Best Food Writing is the place where readers and food writers meet to celebrate the most delicious prose of the year—serving up everything to whet your appetite from entertaining blogs to provocative journalism. This year's edition includes food writing stars (Michael Pollan, Pete Wells, and Jonathan Gold) as well as intriguing new voices (Matt Goulding and Erin Byers Murray) and celebrated chef-writers (Gabrielle Hamilton and Eddie Huang) for yet another collection of "strong writing on fascinating topics that will appeal to foodies and essay lovers alike" (Kirkus Reviews).
Contributors include: Katie Arnold-Ratcliff, Elissa Altman, Karen Barichievy, Peter Barrett, Dan Barry, Edward Behr, Alan Brouilette, Tim Carman, Bethany Jean Clement, Aleksandra Crapanzano, Sarah DiGregorio, Barry Estabrook, Kim Foster, Ian Froeb, Jonathan Gold, Diane Goodman, Matt Goulding, Paul Graham, Dara Moskowitz Grumdahl, Gabrielle Hamilton, Tim Hayward, Bernard Herman, Eddie Huang, Rowan Jacobsen, John Kessler, Todd Kliman, Corby Kummer, Francis Lam, J. Kenji Lopez-Alt, Tracie McMillan, Joy Manning, Brett Martin, Erin Byers Murray, Kim O'Donnel, Kevin Pang, Carol Penn-Romine, Michael Pollan, Michael Procopio, Steven Rinella, Hank Shaw, Katharine Shilcutt, Erica Strauss, Mike Sula, John Swansburg, Molly Watson, Pete Wells, Katherine Wheelock, Chris Wiewiora, Lily Wong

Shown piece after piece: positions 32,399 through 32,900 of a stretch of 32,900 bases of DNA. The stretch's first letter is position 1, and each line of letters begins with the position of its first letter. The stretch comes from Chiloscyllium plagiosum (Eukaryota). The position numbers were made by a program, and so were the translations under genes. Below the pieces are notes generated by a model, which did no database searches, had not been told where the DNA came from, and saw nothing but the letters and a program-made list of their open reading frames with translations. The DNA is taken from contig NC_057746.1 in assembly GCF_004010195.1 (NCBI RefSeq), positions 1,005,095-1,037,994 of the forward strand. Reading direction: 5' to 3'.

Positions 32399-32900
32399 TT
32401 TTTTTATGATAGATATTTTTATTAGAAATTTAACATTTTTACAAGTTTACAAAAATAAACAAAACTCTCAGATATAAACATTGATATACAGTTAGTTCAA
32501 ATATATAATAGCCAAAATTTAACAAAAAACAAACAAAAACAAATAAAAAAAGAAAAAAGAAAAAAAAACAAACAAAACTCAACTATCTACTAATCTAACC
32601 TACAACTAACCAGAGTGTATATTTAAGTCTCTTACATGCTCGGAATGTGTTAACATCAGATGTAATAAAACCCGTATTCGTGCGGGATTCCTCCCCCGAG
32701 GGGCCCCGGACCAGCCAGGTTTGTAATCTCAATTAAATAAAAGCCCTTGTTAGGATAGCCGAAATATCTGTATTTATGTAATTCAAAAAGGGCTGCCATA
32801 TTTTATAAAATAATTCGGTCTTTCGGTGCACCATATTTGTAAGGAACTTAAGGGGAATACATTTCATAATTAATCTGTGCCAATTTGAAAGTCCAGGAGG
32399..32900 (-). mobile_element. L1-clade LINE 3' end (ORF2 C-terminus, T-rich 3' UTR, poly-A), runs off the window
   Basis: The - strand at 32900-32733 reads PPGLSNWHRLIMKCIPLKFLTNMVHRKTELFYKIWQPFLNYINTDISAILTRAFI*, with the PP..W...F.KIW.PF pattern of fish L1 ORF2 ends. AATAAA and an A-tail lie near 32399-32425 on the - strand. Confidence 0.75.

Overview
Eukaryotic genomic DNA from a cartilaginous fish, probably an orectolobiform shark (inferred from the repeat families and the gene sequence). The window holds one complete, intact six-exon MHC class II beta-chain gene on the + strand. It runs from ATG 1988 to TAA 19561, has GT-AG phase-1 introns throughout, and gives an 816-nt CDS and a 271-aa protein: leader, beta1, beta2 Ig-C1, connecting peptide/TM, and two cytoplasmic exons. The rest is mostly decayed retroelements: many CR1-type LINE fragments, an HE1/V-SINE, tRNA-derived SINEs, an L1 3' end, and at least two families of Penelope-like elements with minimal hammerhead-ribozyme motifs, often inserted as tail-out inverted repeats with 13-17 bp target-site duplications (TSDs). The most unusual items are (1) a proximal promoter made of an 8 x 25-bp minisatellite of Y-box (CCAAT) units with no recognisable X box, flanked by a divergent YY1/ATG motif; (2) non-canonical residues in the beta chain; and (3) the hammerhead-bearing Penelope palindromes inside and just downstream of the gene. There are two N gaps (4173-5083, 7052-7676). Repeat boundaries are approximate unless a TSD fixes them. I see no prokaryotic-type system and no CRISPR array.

Editor Hughes's annual anthology has once again successfully captured the mood in today's food world. "The season of foam and gels has passed," she reflects in the introduction, "and the Year of the Pork Belly has given way to the Year of Kale." What follows is a collection of essays by bloggers, journalist, big name chefs and foodies alike all published within the last year. Highlights include Michael Pollan's "Step Two: Saute Onions and Other Aromatic Vegetables," Jonathan Gold's profile of Kogi co-founder Roy Choi entitled "The King of the Food Trucks Hits Hawaii," and Brett Martin's GQ article "Good Food Everywhere." Edward Behr meditative essay "Slow Cooking, Slowing Eating" is especially powerful. He writes, "Slowness really means living at the right speed for whatever you are doing, living more in the present moment, rather than looking always ahead to the next thing It means you pay attention." This eclectic anthology would not be complete, however, without occasional paeans to questionable food items. Katharine Shilcutt, for example, writes about McDonald's in "I Ate My First McRib, and I Regret It." Dan Barry bemoans the Hostess bankruptcy in "Back When a Chocolate Puck Tasted, Guiltily, like America." Pieces like these add lightness and levity to the volume as a whole. They provide necessary balance, making it informative as well as entertaining.